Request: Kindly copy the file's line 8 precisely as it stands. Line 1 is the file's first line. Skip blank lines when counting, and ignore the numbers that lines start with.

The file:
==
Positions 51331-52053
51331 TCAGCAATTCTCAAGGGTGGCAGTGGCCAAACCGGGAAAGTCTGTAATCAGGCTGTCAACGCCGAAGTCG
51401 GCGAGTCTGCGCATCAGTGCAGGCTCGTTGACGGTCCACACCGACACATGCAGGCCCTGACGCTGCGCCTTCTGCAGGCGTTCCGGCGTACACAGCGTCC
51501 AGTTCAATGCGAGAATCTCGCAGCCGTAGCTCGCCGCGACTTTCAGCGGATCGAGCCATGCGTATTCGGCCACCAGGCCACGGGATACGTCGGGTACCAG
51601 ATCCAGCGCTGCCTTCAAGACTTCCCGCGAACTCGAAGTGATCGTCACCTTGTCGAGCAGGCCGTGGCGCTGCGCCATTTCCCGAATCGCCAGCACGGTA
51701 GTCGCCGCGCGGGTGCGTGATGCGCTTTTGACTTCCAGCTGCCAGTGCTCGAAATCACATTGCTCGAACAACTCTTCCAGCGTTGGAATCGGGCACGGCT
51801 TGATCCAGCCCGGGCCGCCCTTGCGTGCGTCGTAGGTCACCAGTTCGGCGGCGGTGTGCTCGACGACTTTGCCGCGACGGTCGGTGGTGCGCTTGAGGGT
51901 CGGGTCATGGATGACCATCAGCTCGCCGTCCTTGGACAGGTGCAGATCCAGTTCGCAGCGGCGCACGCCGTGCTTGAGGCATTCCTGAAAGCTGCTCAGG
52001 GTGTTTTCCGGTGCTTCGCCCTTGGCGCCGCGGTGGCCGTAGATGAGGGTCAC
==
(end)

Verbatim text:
51901 CGGGTCATGGATGACCATCAGCTCGCCGTCCTTGGACAGGTGCAGATCCAGTTCGCAGCGGCGCACGCCGTGCTTGAGGCATTCCTGAAAGCTGCTCAGG